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EFSA assesses hazards for water use in the produce sector


EFSA experts have examined the quality of water used during operations in the fresh and frozen produce sector.

The European Food Safety Authority (EFSA) asked the Panel on Biological Hazards (BIOHAZ) for a scientific opinion on the microbiological hazards associated with water use in the post-harvest handling and processing fresh and frozen fruits, vegetables, and herbs.

Water use during harvesting and processing is a significant risk factor for contamination of such products. Relevant microbial hazards include Listeria monocytogenes, Salmonella, E. coli, and viruses such as norovirus.

Large volumes of water are used for washing, rinsing, fluming, chilling, cooling, general cleaning, sanitation, and disinfection. For example, large amounts of water are needed to produce bagged salads. Most post-harvest processors favor using the same water during many hours of operation to save water and energy because access to potable water can be limited or expensive.

Based on current practices, potable water is used to fill the equipment and tanks during the first hour in the morning and is not replaced for several hours or even days in some cases, during which time large volumes of fruit, vegetables, and herbs may be processed, according to the report.

Water treatment
Process water contamination is affected by several factors, including the type of produce being processed, duration of the operation, and transfer of microorganisms from the product to the water and vice versa.

To avoid cross-contamination of the product due to the use of contaminated water, water disinfection treatments are needed to eliminate or reduce microorganisms to an acceptable level, but they should not harm the quality and safety of produce.

The efficacy of disinfection treatments depends on the specific processing operation conditions, including the initial water quality and the type of treatment.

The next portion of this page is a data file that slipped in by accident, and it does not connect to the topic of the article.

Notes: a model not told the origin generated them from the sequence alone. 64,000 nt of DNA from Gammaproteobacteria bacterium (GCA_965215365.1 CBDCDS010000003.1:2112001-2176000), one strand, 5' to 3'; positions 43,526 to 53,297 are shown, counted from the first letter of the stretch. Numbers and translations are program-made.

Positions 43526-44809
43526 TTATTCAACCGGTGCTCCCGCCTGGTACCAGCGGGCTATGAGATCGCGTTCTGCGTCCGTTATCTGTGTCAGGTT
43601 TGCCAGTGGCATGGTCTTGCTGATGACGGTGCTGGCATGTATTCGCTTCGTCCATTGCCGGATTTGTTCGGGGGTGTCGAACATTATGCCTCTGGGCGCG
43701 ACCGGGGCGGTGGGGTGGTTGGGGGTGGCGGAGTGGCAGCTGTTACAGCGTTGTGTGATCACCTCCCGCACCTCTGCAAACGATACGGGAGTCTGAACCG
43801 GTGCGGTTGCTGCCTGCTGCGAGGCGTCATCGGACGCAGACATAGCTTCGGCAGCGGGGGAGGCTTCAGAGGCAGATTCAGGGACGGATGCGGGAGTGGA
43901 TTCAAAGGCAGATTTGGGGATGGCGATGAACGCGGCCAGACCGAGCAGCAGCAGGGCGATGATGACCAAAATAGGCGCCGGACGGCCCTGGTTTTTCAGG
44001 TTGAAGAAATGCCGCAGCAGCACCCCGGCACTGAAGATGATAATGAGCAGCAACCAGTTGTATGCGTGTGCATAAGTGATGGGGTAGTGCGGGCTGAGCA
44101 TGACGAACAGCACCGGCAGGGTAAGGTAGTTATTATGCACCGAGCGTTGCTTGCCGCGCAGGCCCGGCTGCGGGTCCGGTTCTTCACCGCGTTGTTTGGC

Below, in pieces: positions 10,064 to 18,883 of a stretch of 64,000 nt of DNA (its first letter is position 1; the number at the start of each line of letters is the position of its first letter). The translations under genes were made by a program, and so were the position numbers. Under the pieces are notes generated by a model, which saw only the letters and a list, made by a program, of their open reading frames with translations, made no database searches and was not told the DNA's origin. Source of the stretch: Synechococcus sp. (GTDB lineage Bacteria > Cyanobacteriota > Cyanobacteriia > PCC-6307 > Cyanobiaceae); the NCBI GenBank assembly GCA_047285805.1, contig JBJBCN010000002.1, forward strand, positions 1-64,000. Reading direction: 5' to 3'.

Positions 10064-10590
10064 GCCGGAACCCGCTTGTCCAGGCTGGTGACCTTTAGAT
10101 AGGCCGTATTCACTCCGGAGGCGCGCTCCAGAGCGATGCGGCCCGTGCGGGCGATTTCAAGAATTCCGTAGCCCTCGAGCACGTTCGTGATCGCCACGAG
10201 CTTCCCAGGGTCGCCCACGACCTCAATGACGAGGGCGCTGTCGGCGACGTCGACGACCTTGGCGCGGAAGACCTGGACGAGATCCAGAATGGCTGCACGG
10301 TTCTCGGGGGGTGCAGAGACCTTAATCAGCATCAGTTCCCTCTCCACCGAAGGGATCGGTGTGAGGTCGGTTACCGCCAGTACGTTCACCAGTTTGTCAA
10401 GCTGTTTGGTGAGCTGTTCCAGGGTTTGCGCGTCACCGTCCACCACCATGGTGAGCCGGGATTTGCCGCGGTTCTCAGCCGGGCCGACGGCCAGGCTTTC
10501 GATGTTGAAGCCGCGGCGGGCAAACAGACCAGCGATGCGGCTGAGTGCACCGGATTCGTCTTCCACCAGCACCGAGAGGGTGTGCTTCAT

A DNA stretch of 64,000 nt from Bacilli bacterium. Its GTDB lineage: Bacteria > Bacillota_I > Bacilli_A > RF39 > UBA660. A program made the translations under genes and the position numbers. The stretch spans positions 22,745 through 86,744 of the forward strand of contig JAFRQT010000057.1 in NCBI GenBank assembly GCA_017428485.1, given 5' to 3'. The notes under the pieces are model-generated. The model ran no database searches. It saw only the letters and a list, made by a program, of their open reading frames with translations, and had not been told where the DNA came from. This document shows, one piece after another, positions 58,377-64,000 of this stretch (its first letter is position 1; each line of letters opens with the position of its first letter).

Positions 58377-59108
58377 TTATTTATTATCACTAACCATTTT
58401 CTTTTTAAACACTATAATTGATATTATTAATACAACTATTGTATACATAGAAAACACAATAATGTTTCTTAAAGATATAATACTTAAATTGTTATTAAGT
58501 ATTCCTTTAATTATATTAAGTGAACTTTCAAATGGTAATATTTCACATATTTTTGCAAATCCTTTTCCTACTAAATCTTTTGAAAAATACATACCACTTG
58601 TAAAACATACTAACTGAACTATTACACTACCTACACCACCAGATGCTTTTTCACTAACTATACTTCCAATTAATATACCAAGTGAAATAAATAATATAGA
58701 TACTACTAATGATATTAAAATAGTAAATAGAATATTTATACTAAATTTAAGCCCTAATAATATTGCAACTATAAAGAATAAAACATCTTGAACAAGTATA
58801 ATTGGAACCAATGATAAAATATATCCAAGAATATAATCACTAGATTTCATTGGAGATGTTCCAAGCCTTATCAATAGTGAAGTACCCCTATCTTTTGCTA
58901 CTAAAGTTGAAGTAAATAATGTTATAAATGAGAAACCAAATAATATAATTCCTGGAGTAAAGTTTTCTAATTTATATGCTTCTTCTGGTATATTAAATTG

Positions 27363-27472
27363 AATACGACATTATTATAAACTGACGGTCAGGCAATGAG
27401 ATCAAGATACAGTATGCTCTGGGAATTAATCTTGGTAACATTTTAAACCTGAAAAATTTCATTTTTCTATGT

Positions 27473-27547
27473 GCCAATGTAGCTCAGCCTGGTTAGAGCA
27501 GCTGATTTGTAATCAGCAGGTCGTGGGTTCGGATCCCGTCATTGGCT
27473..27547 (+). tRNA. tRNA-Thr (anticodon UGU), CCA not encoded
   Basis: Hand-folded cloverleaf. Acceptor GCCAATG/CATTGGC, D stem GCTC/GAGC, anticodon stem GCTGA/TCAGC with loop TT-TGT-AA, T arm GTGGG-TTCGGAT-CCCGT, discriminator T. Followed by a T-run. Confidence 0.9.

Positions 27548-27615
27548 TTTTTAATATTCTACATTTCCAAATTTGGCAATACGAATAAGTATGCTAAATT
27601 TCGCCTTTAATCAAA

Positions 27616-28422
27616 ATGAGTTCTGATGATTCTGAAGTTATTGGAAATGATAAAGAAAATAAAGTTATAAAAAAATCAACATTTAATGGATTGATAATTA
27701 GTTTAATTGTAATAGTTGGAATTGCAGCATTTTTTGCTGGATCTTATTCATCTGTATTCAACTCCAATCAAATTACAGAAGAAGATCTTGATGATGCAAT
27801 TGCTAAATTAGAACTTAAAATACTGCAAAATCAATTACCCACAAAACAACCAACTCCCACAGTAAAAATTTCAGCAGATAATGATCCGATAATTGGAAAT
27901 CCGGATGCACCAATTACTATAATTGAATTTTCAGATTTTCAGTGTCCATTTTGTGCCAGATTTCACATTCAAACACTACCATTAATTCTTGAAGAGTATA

Chlorine‐based disinfectants and peroxyacetic acid are common water disinfection treatments. Validation, operational monitoring, and verification to demonstrate performance are needed. Hygienic practices include maintenance of infrastructure, training staff, and cooling of post‐harvest process water.

Water management
Expert efforts included a literature review, outbreak monitoring data, and an industry survey.

Water control based solely on a basic prerequisite program (PRP) is no longer feasible, and a HACCP-based approach is required for water management. Good manufacturing practices (GMP) and good hygienic practices (GHP) related to a water management plan and implementation of a water management system are critical.

Based on replies from the industry survey, three good practices are not yet well implemented: replacing infrastructure to avoid biofilm formation, seeking biofilm formation in the water management system, and water cooling. Responses showed that monitoring the quality of process water was absent or weak.

In some listeriosis outbreaks, investigations found that contamination occurred at the processing plant; however, bacteria may also enter the factory from primary production. Despite outbreak investigations, the route of contamination was rarely confirmed. 

Emerging agricultural practices such as hydroponics, vertical farming, and urban agriculture may introduce pathogens into the food chain, although the extent of this is expected to be lower than conventional farming, according to the report.

The BIOHAZ Panel recommended that more information should be included in outbreak investigation reports and clear guidelines should be available for companies to clarify the requirements on how water disinfection treatments can be used in maintaining the microbiological quality of water used in the post-harvest handling and processing of fruit, vegetables, and herbs.

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